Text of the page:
Monday, June 17, 2024


This happened over the weekend:
Sen. J.D. Vance cemented his status as frontrunner to become Donald Trump's running mate on Sunday, coming top in a poll of attendees at Turning Point Action's People's Convention in Detroit....

When 1,986 people at the Detroit event were asked who they favored out of Vance, North Dakota Gov. Doug Burgum and Sens. Marco Rubio and Tim Scott, some 43 percent said they favored senator from Ohio.

Scott was a distant second on 15.4 percent, Rubio took third with 7.7 percent, and Burgum, who in particular has been talked up by Trump in recent weeks, took seven percent.
Does that mean Trump should pick Vance? According to the conventional rules of politics, it probably means he shouldn't. Just about everyone at the Turning Point gathering is a committed Trumper. Why would Trump want a running mate who's the favorite of people who are already certain to vote for him? The way he'd gain from a running mate pick is by selecting someone who primarily appeals to voters other than his base. That would suggest someone like Scott or Rubio -- someone who's seen as a "mainstream" Republican, whatever that means these days.

(If I had to guess, I'd say that Trump will pick Burgum, just because he looks like a vice president out of "central casting," as Trump likes to say, and because he's the least likely to upstage Trump. Notice that we speculated for months about a female running mate, and now the top contenders all seem to be men. I assume that non-whites will drop out of contention in the same way, so it probably won't be Scott or Ben Carson, and possibly not Rubio, either. But who knows?)

But conventional political fundamentals aren't the main reason Trump would regret picking Vance. I think he'd regret picking Vance because Vance is far too ambitious to be a meek helpmeet like pre-January 6 Mike Pence. Trump wants a vice president who's a potted plant. I read Ross Douthat's Vance interview, which makes clear that Vance wouldn't be what Trump wants.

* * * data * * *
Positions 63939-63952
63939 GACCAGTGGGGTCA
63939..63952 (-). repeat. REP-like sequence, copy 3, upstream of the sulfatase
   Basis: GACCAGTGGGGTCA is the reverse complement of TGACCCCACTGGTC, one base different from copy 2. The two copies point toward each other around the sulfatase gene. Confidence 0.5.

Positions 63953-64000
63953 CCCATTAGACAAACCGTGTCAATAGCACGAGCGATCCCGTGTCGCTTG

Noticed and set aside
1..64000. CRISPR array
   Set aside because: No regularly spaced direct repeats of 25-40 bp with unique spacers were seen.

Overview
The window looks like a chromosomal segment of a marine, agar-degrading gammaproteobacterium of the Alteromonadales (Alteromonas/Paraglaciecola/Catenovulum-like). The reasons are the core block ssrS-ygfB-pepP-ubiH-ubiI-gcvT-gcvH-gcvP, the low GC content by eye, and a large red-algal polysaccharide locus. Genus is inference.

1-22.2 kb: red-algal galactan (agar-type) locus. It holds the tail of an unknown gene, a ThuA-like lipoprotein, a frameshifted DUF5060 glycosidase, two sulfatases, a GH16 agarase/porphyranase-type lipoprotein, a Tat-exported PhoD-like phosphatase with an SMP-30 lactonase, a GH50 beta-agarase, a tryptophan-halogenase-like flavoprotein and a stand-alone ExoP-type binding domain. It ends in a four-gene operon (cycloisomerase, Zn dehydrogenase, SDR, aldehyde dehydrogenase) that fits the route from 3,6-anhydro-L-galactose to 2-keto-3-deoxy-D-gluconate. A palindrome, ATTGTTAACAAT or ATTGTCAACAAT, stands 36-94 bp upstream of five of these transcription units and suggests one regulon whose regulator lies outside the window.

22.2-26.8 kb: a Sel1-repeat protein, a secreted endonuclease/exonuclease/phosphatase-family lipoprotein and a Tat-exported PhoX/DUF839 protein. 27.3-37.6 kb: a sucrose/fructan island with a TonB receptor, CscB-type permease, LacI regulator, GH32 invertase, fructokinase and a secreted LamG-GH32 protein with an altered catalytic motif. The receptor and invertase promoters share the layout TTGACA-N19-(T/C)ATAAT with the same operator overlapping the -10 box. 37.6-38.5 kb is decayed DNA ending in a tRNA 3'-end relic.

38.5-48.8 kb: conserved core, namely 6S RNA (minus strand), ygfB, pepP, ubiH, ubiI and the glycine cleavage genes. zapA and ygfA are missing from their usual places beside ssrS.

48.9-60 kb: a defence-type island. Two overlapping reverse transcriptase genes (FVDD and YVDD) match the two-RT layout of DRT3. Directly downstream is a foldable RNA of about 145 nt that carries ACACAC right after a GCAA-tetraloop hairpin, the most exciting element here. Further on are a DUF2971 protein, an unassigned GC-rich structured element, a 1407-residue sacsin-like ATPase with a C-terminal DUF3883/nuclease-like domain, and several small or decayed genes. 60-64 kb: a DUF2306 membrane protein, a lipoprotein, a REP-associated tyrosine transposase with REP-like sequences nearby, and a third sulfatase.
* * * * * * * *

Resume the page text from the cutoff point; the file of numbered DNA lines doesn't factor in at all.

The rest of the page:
That's not because Vance said mean things about Trump on social media years ago. Trump likes it when people attack him and then capitulate to him -- examples include Lindsey Graham and Marco Rubio. What the Douthat interview makes clear is that Vance may not be ambitious in a flamboyant, spotlight-seeking way -- he's no Marjorie Taylor Greene or Vivek Ramaswamy -- but he still greatly admires himself and thinks he has all the answers. The subtext of nearly everything Vance says to Douthat is: Why yes, I have a very large brain and many highly developed ideas about politics. He comes off as a less showoffy Steve Bannon -- and remember what happened when Bannon worked in the White House. Vance is a Trump loyalist now, but I think his ultimate loyalty would be to himself.

Vance came from poverty, but he quickly figured out the point of an elite education: to seek mentors and social circles that can advance your career, then cling to them until you find someone new who can help you more. Vance has passed through one career-advancing milieu after another -- the Amy Chua/Jed Rubenfeld crowd at Yale Law, Peter Thiel's demimonde, and now the world of Trump. Before Vance became a Trumper, he was an anti-Trumper because that seemed like the path to success. Vance isn't Lindsey Graham, a lifelong sidekick who latched on to Trump only because the man for whom he'd been a sidekick, John McCain, was dead. Vance wants power of his own.

Vance, as VP, would probably be an inveterate leaker -- for career advancement, he might think it's a good idea to butter up influential journalists. Vance will probably disagree with Trump on some issues. To Douthat, Vance comes off as a hater of the elites, someone who agrees with Bernie Sanders supporters more than mainstream Republicans:
The people on the left, I would say, whose politics I’m open to — it’s the Bernie Bros. But generally, center-left liberals who are doing very well, and center-right conservatives who are doing very well, have an incredible blind spot about how much their success is built on a system that is not serving people who they should be serving.
In the interview, Vance talks about raising the minimum wage to $20 an hour. Does he really believe all this? I think he thinks he does. Trump, however, loves the economic elites and doesn't want to help working people. If Trump struggles in a second term for any reason, Vance might try to subvert his boss, even if he doesn't openly challenge Trump the way Bannon did in an interview with, of all publications, the liberal American Prospect, just before Trump fired him.

That didn't work out for Bannon, of course -- he's now a Trump lapdog again. But if Vance sees Trump struggling -- possibly after a strong 2026 midterm performance by the Democrats -- he really might go rogue. The Douthat interview makes clear that he has too much regard for his own ideas to be Trump's beta male for very long -- nd remember, he's only 39 years old.

Vance sees a bright future for himself. Trump shouldn't assume that Vance thinks that future will be as a lifelong MAGA loyalist.

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